In the morning I wrote a check to pay for income tax preparation, addressed and stamped it. Left a few minutes early for a day at the Shustek center in order to post it. I get tense about this, did I address the envelope correctly, put a stamp on it, will it arrive? Bleagh. (No, autocorrect, I did not mean “Bleach”. Since when has aggressive auto-correct been a thing? Here at WordPress, on Reddit, everywhere, it seems you can’t be cute any more without idiot computer telling you what it thinks you really meant.)
Cataloged a lot of stuff, most interesting being a collection of chips and a an actual lithographic mask (a beautiful thing, elegant pattern on a thick piece of glass) for the first Berkeley RISC chips. This grab bag of stuff was donated by David Patterson, who (according to that Wikipedia link) “coined the term RISC”. It was like old home week, it seemed, because another volunteer, Alan, still works for a company founded by Patterson’s student and co-author, and has met Patterson often.
Well, we have a message for Patterson; he’s been sitting on a CHM artifact for (presumably) years. In the donated collection of chips was one that had an old-style CHM accession number on the back, and was marked “ENIAC chip #3”. A quick check of our database, and yes: there it was, with a photograph and description matching this chip; its last known location a rack at Moffat Field. So sometime 15 years ago or so, when the CHM collection was mostly held in a warehouse at Moffat Field, this chip — one of a very small run of a student project to reproduce the WWII-era ENIAC machine as a VLSI design — was removed from the collection. It somehow made its way into the possession of D. Patterson, a highly-regarded professor at UCB. And here it was back home again!
This is what passes for excitement in the museum business.
Back home I had a simple supper and then went out again to hear a musical performance at CH. I mostly wanted to get a look and listen to the auditorium there. It’s a nice space, folding chairs for maybe 150 people, a low stage. Overhead, a large video projector and I could see where a big screen would roll down over the stage. Presumably that’s how they show movies on “classic movie night”.
The performance was by Bella Sorella, two sopranos that have been performing together since their college days. Accompanied by violin and piano, they performed light classical and some folk tunes and it was very pleasant, a highly skilled performance.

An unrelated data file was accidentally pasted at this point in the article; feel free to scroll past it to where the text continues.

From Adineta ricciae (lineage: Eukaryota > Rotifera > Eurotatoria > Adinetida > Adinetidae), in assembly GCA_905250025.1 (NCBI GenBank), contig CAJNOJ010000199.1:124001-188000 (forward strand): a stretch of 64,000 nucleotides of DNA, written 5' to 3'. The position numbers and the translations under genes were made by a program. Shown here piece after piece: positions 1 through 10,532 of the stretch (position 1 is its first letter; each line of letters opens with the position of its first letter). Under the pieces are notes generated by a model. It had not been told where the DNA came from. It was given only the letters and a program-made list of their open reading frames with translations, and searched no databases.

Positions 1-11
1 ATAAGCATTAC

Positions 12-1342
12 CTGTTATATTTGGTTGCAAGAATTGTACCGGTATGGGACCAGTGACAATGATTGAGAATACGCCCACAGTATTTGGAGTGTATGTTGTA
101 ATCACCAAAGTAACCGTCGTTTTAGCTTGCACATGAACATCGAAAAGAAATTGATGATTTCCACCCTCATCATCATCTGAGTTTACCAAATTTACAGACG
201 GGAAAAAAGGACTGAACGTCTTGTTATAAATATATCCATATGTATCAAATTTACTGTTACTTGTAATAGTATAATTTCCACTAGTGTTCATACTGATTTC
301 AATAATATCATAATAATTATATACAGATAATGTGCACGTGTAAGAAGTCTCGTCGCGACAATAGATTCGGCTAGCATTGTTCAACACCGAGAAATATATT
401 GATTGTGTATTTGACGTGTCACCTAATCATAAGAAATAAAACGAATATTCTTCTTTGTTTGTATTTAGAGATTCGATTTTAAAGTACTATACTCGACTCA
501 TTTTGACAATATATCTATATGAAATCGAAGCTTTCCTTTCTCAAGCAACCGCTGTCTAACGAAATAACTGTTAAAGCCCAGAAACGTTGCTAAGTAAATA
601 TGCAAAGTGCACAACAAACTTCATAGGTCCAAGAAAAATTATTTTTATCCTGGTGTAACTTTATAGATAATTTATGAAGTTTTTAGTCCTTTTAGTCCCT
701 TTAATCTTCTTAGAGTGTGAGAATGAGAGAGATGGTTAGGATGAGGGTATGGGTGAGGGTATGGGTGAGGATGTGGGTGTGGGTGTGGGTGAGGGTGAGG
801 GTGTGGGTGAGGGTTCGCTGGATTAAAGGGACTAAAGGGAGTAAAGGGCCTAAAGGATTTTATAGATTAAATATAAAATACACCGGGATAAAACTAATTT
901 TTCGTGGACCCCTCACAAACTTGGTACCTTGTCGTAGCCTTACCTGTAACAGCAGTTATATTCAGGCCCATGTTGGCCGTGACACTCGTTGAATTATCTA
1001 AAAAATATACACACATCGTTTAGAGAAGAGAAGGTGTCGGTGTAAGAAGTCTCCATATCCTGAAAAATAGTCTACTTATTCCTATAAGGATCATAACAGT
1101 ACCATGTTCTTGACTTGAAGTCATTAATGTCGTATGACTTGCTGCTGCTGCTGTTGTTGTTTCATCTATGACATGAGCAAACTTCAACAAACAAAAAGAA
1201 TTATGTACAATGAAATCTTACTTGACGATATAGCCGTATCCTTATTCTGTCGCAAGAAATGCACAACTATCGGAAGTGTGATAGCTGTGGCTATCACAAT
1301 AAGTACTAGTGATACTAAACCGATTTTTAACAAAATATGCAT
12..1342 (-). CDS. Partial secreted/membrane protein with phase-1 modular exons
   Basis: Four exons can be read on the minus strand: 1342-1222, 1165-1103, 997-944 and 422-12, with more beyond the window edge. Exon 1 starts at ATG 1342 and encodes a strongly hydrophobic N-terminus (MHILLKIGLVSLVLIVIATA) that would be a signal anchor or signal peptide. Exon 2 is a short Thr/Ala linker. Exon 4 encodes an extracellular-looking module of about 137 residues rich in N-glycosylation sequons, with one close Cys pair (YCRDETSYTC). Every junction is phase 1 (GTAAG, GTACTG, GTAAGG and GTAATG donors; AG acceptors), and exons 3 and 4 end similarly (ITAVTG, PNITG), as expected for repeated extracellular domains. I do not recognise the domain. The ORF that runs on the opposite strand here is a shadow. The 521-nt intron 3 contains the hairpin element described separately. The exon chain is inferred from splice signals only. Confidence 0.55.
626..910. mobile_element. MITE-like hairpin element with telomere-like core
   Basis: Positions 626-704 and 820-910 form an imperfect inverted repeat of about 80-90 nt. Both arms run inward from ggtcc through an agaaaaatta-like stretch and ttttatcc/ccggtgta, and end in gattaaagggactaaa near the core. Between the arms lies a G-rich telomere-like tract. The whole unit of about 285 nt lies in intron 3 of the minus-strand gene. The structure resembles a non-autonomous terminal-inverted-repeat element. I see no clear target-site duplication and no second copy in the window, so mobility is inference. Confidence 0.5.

One of my interests in this was to watch how the sound system was managed. I’m thinking one way I might contribute at CH is to participate in the performance committee that runs this kind of event. The sound man, a resident, Herman, seemed kind of out of it. There were only two mikes in use (I could see several more on the sound console), one hand-held by the lady who introduced the show and one on a mike stand on stage for the performers to use introducing their songs.
Well, the mike on stage didn’t work, or its volume was set too low. There was an embarrassing moment when one of the singers went to introduce their first number, tap tap is this on? No, can’t hear you says the audience (this audience of oldsters was not at all shy about shouting “can’t hear you”). Herman just sits smiling. Performer takes mike off stand, looks at it, tries again, holds it close to lips — no amplification. Herman sits buddha-like smiling. Eventually somebody in the front row says, give her the mike Carla was using. The mike the introduction person used is handed up to the performer on stage, and it works. The dead mike is handed to Herman who accepts it with a smile, and the show proceeds.
I found this kind of baffling; Herman didn’t seem to follow what was going on at all, but he was in charge of the sound desk. Hmmm. Definitely some room for others to contribute here, but I do not want to come on too strong, or get myself responsible for a volunteer gig that is too demanding, either. Tread lightly as you enter a new situation.